I’ve always felt the need to accentuate the positive, something I think I picked up from my mother. In tense situations she would always interject “Isn’t it a beautiful day,” a comment that usually generated laughter and reduced tensions. While this seems like an admirable quality, I discovered one day that it should not be reduced to a knee-jerk reaction:
Twenty-three years ago, after my factory had received some press recognition as a Shingo Prize (now the Shingo Institute) recipient, requests for plant tours began to roll in. In 1990 there weren’t yet many tour sites available, so the visits were plentiful; we referred to ourselves jokingly as Tours R Us. In truth, we were early on on our improvement curve, but still a little farther along than many factories. We accepted the tours because it gave our employees a chance to learn by teaching.
One memorable request came from the author of a then popular book on leadership. He expressed a desire to listen in on a team meeting, a perfect opportunity to showcase our employees and to learn from an industry expert. A cross-functional team that was meeting on the day of his visit provided a good sandbox for our visiting expert. I don’t recall the exact problem the team was trying to solve, but I clearly remember that the meeting was unusually contentious. We promoted openness in our team discussions, so this situation was not unusual, just on the high end of normal.
The tenor of the meeting’s discussion rose as frustrated participants sparred over questioned data and missed project assignments. I glanced occasionally to our visitor whose visage began to show signs of concern. Our Punch-and-Judy approach was perhaps less civilized than he had anticipated. While meeting protocols were followed – agenda, timekeeper, and minutes – it soon occurred to me that we might have needed a sergeant-at-arms as well. I recalled my mother’s words, and resolved to say something positive to keep the meeting on track and let our visitor know that we could indeed work together as team. I addressed the group, “You know, this team has accomplished a great deal in the last month, let’s not lose sight of that.”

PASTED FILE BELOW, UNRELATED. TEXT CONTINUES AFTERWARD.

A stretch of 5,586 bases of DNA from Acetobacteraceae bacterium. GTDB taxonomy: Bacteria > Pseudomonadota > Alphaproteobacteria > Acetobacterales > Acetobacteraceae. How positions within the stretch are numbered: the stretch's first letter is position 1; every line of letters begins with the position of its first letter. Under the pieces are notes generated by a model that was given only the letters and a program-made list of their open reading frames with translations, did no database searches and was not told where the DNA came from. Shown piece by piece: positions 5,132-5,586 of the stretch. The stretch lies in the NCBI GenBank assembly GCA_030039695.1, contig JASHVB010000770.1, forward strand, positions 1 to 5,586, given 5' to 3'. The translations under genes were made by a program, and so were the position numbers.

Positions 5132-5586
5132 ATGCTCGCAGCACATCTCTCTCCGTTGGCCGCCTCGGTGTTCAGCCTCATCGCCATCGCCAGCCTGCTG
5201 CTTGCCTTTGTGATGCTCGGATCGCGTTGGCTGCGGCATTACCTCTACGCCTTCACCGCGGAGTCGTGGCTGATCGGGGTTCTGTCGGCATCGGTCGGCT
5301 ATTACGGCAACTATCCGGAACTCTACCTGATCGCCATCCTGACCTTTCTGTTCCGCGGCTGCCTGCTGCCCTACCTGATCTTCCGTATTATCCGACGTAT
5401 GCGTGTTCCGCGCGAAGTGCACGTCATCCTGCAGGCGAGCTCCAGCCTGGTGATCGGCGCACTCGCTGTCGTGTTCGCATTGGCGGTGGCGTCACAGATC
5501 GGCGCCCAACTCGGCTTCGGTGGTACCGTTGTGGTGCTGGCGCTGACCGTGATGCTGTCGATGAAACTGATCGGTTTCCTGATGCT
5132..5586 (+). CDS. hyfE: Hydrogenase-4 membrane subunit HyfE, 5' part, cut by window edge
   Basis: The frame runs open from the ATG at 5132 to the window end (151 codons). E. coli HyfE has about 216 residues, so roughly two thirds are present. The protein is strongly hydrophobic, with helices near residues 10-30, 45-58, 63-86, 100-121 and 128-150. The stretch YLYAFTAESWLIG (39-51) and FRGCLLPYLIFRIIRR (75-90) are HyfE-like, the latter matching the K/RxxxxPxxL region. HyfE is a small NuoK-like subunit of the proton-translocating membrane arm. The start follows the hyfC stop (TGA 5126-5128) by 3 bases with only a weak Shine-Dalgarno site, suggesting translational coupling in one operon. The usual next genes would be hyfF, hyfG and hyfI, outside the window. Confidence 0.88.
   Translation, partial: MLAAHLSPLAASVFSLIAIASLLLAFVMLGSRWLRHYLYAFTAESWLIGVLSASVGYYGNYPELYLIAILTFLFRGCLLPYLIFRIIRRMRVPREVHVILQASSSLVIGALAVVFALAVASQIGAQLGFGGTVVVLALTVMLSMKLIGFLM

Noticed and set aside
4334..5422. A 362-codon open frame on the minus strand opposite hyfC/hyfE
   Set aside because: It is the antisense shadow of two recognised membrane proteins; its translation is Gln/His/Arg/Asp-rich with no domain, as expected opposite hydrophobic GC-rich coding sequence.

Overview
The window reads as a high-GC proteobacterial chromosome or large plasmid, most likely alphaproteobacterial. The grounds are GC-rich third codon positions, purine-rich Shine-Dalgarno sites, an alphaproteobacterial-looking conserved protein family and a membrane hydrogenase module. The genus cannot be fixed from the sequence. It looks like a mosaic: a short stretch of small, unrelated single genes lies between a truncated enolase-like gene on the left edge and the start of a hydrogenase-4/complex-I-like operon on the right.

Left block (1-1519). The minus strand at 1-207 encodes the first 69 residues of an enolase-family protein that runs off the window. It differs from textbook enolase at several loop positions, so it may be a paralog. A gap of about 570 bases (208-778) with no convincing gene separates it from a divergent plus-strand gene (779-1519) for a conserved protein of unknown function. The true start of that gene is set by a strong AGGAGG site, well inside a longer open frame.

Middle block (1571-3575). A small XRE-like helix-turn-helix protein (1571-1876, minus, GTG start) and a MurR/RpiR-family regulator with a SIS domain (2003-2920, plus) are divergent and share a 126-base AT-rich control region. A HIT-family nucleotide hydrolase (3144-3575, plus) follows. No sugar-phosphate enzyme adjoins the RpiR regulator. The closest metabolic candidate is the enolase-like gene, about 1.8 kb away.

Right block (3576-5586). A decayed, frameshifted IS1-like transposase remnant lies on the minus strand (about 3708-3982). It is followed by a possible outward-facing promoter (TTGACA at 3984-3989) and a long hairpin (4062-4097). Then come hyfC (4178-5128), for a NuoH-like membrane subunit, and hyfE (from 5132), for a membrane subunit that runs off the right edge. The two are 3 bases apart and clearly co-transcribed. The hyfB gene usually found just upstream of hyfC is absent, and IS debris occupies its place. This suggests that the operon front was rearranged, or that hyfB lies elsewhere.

Eddie V., an outspoken team member responded directly, “Well, I don’t think we’ve made hardly any progress, and pretending we have is not going to help the situation.”
Suddenly I felt like proverbial manager defending the status quo. The room was silent for a moment. Our visitor glanced again to me wondering how I would respond. “Yes, you’re right in one sense, Eddie,” I said. “We should be working harder to solve the problem. You think the glass is half empty and I think it’s half full. Perhaps we’d all be better served if we focus on the half-empty viewpoint.”
The team then continued its discussion and soon the meeting ended. The encounter felt dysfunctional to me, and one side of me was privately embarrassed that we could not put on a positive face for our visitor. But Eddie’s retort stuck with me as a reminder that the answer to the rhetorical question “Is the glass half empty or half full?” is:
“Yes!” The glass that is half full is also still half empty. Management optimism untempered by a little bit of reality may be construed as complacency.
BTW: Another “Tea Time with the Toast Dude Webinar” is fast approaching. Please join me for a free 40-minute webinar next Tuesday, November 12 at 3:00 p.m. EST. The topic: “Why So Few Ideas” will focus on gaining better participation in your idea system. Click here to register on-line.